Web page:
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Mark Doty’s Theory of Beauty (Greenwich Avenue)

21 September 2009

firetofireI consider Mark Doty to be a philosophical poet. This doesn’t mean that his poems are all about philosophy or that they directly discuss philosophical ideas, but that he relates his poems and the elements in his poems with a philosophical edge. He writes about everyday things and situations and people, then adds that little phrase or line that makes you think a second longer about what he just said. He talks about beauty and truth in a way that, while certainly philosophical, makes it part of the human condition. I love this about him.

One of the poems that I think does this best is Theory of Beauty (Greenwich Avenue). You can read it here. When the page opens, click “Next” to get to the poem.

I think this poem’s summary is in its last three lines, which I am in love with:

…beauty resides not within
individual objects but in the nearly
unimaginable richness of their relation.

In the poem, he sees a display of clocks in a shop window. The clocks themselves are nothing extraordinary, but he finds himself drawn to the beauty of the collection of clocks. The beauty, he says, is in their relation to each other, their clockness, and at the same time their ability to be so different and still all be the same thing.

The first line sets the scene: “Thirty-seven clocks in five tiers.” A simple scene, nothing out of the ordinary for a city street. He goes on to list a few of the clocks, and states that they are not beautiful or attractive. But his initial reaction to the clocks, to look and then walk away, turns into something strangely deep and powerful:

the urge to turn back to the stepped rows

and suddenly the preeminently important thing
is their fulfillment of the category clock.

In his mind, the clocks shift from being just clocks to participating in the category of clock; it is their participation in this category and the variety of ways that they do so that captures his attention.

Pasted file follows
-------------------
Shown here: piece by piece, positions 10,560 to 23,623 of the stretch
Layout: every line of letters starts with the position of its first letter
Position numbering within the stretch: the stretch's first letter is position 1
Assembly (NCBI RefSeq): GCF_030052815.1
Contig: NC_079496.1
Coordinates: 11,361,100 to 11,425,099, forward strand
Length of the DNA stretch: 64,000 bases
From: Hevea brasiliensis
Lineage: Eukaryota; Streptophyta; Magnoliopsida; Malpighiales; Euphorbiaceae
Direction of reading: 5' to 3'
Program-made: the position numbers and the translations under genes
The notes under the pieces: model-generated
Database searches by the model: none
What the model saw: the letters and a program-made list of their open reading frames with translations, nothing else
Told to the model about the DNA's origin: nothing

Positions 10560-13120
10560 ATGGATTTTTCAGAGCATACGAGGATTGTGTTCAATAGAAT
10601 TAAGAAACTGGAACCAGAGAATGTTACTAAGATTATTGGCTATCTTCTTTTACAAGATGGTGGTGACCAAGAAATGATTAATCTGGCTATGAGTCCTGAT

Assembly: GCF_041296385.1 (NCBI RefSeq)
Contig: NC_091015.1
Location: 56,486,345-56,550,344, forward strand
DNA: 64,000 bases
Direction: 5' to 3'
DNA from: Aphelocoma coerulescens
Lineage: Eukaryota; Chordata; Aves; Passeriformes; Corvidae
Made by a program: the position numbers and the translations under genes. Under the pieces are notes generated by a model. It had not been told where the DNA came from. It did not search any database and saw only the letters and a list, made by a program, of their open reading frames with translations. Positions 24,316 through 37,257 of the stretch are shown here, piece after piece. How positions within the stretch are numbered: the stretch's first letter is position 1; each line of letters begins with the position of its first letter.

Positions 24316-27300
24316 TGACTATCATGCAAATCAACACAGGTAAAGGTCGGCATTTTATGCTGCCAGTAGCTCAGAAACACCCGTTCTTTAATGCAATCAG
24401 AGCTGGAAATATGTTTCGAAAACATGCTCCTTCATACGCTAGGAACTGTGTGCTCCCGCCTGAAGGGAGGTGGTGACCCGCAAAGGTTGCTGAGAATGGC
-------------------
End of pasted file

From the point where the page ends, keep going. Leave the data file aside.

The term “category” probably refers to Plato’s theory of Forms. Plato believed that all things in the world (chairs, noses, etc.) were imitations of Forms, and what made things chair-like or nose-like was their participation in the Form of the Chair (or nose). Mark Doty’s ideas about the clocks participating in the category of clock are similar:

the divergence of means
of occupying that name, honoring the terms
and intent of it but nonetheless

presenting a various set of faces
to the avenue…

The clocks are all different, yet they all fulfill the requirements of a clock. A few lines further on in the poem, Mark Doty writes:

the range of possibilities within any single set,
and what is pleasing is not the individual clock

…but the degree

to which it belongs and at the same time
pushes toward the edges of difference

He admires how much room for variety there is in the category of clock, how even though they all participate in this category they are so unique and they have their own qualities as well as the qualities of a clock.

What I love about this poem is Mark Doty’s ability to turn such a simple, unassuming image—a display of clocks in a shop window—into a profoundly philosophical experience. He sees in the clocks the relationship between an object and its Form (or category); he sees a representation of beauty, hidden in the faces of a multitude of clocks—mundane objects that are merely useful, sometimes (but not in this case) decorative. He shows us how to find beauty in things we may not normally notice, and he shows us the importance of that beauty.

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2 Comments leave one →
  1. 25 September 2009 21:32

    Yes, he’s definitely a philosophical poet. I think the best summation of how he thinks beauty works is in “the House of Beauty”:

    If beauty is burning, what could you save?
    The house of beauty is a house of flames.

    And this is wholly anti-Platonic. Plato thought the real things were the categories, because the things we see are transient: but Doty thinks the beauty is because of the transience, maybe it’s the transience itself. Or as Peter Beagle’s unicorn puts it, only things that can die are real.

  2. 8 July 2011 16:51

    Its simply great i agree with the the writer mark doty sure is a philosophical poet. He searches for deep spiritual meanings in ordinary materialistic objects which may seem banal or obsene to others. His poems like Green crab’s shell and Embrace written in the memory of Wally Roberts are full of such metaphysical concepts which need to be explore.

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